Conferences and symposia are a crucial part of the research world – not only for the amount of knowledge that is communicated to large audiences but also for the exchange of ideas on a more inter-personal level. Novel ideas are created there as well establishment of collaborations that might lead to new research projects and clinical trials – all in all, putting a bunch of researchers in a venue with a projector, coffee and biscuits can only lead to good things!
One of the recent events that I had the pleasure to attend was a small-scale conference – the Mini-Symposium on generic disease mechanisms in MND and other neurodegenerative disorders. Held at the Brighton and Sussex Medical School in late June, this event was a precursor to the inauguration of a new MND Care and Research Centre for Sussex, directed by Prof Nigel Leigh.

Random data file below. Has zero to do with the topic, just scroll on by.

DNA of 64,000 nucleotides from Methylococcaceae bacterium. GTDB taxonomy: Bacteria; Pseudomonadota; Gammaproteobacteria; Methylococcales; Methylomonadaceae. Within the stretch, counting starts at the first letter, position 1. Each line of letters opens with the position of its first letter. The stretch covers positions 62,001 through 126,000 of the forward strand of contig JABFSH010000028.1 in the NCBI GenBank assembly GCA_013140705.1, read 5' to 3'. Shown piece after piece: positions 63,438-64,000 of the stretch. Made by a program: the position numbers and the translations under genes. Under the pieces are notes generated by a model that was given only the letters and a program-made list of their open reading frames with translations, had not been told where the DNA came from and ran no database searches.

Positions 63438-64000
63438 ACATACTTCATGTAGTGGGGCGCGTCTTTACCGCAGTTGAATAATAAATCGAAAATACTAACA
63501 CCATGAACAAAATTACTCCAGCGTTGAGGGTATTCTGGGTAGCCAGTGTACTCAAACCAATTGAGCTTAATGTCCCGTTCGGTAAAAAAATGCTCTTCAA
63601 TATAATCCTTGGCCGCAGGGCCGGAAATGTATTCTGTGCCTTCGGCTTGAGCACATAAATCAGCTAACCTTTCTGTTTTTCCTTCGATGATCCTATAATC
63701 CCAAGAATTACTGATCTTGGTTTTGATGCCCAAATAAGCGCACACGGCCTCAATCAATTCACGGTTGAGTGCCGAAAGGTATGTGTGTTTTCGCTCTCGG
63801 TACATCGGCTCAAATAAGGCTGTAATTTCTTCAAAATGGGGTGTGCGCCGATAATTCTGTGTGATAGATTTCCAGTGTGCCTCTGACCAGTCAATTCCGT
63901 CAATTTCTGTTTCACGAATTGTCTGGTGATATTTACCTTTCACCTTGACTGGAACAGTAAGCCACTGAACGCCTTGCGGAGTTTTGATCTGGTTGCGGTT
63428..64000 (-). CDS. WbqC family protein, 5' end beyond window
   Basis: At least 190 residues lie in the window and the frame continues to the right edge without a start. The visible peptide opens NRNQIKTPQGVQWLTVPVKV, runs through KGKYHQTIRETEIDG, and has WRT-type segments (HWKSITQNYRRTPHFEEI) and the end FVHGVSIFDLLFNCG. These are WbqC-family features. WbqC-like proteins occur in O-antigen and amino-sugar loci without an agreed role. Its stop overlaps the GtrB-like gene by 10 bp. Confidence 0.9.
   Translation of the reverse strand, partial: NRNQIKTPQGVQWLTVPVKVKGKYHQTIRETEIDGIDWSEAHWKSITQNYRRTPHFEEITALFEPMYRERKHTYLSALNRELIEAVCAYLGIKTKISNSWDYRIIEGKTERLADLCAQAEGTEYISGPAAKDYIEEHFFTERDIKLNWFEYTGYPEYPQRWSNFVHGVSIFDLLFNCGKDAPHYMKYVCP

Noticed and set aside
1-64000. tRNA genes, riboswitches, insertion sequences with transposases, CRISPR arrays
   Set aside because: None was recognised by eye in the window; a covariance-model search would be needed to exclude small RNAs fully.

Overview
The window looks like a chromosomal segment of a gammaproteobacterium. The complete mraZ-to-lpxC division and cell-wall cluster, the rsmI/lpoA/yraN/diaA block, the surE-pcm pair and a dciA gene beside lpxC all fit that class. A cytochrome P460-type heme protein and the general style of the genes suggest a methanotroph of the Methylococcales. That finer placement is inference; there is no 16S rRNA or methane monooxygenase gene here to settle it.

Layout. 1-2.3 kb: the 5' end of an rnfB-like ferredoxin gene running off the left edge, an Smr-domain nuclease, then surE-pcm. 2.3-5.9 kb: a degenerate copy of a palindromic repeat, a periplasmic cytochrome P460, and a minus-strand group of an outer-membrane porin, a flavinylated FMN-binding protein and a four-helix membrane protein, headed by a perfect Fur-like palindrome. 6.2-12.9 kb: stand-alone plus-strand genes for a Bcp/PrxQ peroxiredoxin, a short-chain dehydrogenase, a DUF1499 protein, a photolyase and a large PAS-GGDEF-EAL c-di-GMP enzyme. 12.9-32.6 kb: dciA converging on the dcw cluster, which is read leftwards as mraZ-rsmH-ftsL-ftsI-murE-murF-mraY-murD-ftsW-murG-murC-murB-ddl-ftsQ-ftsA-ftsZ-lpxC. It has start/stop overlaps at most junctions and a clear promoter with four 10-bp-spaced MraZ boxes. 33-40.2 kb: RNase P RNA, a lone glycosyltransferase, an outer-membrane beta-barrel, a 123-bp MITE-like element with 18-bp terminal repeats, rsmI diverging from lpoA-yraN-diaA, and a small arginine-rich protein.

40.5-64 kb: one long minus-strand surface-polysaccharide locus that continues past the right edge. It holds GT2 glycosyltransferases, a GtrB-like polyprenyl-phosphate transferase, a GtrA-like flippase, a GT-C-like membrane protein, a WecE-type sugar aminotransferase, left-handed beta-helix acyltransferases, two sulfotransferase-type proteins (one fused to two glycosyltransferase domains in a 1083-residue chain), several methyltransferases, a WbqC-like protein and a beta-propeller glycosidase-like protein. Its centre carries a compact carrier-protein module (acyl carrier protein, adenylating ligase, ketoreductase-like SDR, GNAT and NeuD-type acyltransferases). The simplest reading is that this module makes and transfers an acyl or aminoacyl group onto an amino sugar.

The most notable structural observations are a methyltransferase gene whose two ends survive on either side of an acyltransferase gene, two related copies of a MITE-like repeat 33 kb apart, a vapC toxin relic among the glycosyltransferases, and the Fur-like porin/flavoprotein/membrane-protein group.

(left to right) Prof Martin Turner, Dr Brian Dickie, Prof Dame Pam Shaw, Prof Nigel Leigh and Karen Pearce.
Some people with MND develop an increasingly recognised form of dementia, known as frontotemporal dementia or FTD (for more information visit http://www.ftdtalk.org/). The main symptoms of FTD include alterations in decision making, behaviour and difficulty with language.
The relationship between MND and FTD is not well understood. Prof Julie Snowden and PhD student Jennie Saxon at the Cerebral Function Unit in Salford (University of Manchester) are aiming to establish whether MND combined with FTD is subtly different to when FTD is found on its own (our grant reference: 872-792).
People diagnosed with FTD-MND, with FTD alone, and those with no form of dementia will perform a series of short cognitive tasks. These will test things including a person’s ability to recognise emotions, draw inferences about the thoughts of others, their ability to concentrate, organise actions and understand language. Continue reading →
It is now recognised that, in up to 50% of people living with MND not only the motor system (walking, talking breathing etc) but also other areas of the brain, particularly those involved in thinking, language and behaviour are affected.
Cognitive and behavioural changes are increasingly common in MND. It is also well known that a small proportion of people living with MND display features of frontotemporal dementia.